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topic 2404

Electrolysis between Aluminum & Stainless Steel


Q. I have a client contemplating thermal sprayed aluminium to his traveling screens at a power station. Would there be a galvanic or sacrificial action where aluminum is in contact with stainless steel in a wet environment?

Greg N [last name deleted for privacy by Editor]
thermal spray - Victoria, Australia


A. Aluminum and stainless steel are far apart enough in EMF to cause significant corrosion in a moist salt water environment.

An alternate that might work is nickel aluminide. I really like the metallographic results from a small system from TAFA. Beautiful laminar coating. virtually no porosity. It is a dual wire system. Miller has a big one but is too big for most work unless you are doing aircraft carrier anti-skid on the decks.

I would try one and see how it worked. If it worked okay for several weeks, do them all.

James Watts
- Navarre, Florida


Q. I was wondering if you could describe in 50-100 words galvanic action in metals, in general terms. I'm currently studying and cannot find any info describing what takes place in this process.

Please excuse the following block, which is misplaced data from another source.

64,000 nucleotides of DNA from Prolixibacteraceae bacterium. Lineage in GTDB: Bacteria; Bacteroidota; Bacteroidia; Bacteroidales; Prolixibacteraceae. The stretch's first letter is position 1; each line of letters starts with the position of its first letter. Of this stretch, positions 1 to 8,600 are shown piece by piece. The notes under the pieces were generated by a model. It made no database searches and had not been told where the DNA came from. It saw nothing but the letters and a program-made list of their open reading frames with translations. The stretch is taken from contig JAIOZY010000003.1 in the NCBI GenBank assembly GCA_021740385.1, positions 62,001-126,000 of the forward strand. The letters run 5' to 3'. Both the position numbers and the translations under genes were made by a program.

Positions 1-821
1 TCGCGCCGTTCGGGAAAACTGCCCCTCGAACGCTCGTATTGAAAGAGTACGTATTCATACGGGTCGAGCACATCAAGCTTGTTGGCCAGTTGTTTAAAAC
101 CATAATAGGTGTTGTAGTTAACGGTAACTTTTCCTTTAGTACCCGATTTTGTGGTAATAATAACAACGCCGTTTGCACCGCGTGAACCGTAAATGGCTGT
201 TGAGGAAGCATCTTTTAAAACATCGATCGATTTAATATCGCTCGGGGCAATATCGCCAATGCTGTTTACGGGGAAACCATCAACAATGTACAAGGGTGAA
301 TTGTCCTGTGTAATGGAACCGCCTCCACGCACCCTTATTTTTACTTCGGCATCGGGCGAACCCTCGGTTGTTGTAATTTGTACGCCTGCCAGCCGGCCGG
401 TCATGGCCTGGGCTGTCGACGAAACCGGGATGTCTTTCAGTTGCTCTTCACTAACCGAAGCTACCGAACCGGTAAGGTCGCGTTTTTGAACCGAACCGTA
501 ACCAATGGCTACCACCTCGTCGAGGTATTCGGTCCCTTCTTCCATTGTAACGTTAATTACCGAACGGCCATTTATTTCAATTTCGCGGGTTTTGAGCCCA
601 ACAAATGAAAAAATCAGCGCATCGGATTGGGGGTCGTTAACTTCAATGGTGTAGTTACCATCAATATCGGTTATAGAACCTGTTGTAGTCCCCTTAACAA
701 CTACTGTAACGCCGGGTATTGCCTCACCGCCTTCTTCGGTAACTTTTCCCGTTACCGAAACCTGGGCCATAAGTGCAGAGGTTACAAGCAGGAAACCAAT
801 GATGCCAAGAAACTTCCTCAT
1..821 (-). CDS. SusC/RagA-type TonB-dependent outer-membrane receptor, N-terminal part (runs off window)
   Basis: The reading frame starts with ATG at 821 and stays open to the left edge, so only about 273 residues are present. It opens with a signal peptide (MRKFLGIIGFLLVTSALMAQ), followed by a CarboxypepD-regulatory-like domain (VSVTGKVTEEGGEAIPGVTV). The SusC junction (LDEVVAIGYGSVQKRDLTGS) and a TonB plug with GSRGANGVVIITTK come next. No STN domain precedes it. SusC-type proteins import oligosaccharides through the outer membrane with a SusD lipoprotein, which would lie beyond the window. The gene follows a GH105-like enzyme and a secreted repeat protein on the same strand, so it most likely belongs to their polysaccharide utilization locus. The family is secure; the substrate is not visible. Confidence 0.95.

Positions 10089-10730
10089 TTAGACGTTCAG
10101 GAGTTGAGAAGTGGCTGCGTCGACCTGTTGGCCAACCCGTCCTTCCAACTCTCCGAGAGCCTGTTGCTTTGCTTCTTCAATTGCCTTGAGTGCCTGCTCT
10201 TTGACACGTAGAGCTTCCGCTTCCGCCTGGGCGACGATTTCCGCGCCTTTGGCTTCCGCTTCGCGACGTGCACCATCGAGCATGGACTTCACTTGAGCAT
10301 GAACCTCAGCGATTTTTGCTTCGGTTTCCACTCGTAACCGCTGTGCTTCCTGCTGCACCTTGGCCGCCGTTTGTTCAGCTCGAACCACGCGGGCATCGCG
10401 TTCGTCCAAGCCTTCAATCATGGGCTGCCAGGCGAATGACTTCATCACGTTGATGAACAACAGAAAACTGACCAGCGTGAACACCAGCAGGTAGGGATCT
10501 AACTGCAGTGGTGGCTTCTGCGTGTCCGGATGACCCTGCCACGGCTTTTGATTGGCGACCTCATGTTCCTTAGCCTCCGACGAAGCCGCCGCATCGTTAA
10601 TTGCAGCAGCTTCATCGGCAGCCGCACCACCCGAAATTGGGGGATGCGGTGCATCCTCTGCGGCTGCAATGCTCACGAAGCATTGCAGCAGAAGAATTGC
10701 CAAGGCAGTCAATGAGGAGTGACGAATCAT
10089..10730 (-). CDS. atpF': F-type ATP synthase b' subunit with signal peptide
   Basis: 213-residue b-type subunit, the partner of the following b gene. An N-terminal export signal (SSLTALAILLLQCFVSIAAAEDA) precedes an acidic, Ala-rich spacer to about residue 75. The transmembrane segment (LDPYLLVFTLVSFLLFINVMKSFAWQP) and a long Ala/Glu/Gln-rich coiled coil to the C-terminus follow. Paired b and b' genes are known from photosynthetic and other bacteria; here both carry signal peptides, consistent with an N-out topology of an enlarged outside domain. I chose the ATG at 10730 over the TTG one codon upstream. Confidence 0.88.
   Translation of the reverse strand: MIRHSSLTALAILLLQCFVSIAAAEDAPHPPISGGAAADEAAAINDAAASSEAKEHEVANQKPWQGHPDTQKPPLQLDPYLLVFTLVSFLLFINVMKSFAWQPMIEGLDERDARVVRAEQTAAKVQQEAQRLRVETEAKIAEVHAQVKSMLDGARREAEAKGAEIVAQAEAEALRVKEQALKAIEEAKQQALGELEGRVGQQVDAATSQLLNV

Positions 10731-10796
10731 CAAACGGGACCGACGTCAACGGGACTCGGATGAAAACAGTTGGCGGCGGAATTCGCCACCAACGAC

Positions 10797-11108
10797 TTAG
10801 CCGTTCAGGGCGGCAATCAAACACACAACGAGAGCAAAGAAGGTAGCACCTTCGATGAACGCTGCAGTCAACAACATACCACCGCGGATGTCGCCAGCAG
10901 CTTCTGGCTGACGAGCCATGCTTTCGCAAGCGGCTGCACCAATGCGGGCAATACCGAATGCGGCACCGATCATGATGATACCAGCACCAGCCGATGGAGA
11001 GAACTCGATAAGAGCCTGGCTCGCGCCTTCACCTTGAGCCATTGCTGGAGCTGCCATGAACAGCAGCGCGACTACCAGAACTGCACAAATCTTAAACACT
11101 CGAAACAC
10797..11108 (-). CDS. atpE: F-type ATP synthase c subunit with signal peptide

Much appreciated, Thank you.

Christopher C [last name deleted for privacy by Editor]
- Gold Coast, Q,ld, Australia

A. Sure, Christopher.

Picture a dry cell battery. The battery consists of two different metals: the shell, which is the negative pole, is made of one metal (for example, zinc); the rod is made of a different more noble metal (for example, carbon) and is attached to the positive pole. In between the rod and the shell is a conductive gel or glop. For the battery to provide electricity (for you to use it), you have to connect wires that provide a metallic path from negative to positive that electrons can follow.

What happens is electrons travel from the negative pole, through the wire to the positive pole. This leaves a deficit of electrons at the negative pole. Some of the atoms of the negative pole (zinc shell) have thus been converted from metallic (neutrally charged) state to positively charged ions which dissolve into the solution and migrate through the glop and reach the carbon rod. The positively charged ions meet the electrons, which reduce the ions back to metallic state, i.e., the zinc plates out onto the carbon rod. At some point all the metal from the shell dissolves, or the rod gets completely coated with metal from the shell, so there is now only one metal exposed instead of two, and the battery is "dead".

Dissimilar metals in a device comprise such a battery regardless of whether we want them to or not. If you have two different metals, and they are sitting in salt water or another conducting liquid, you've got a battery. If you now provide a metallic path between the two metals (either a piece of wire or just bolting them together), the battery is "running", i.e., the more active of the two metals is corroding.

Luck and regards,

Ted Mooney, Teds signature
Ted Mooney, P.E.
Pine Beach, New Jersey

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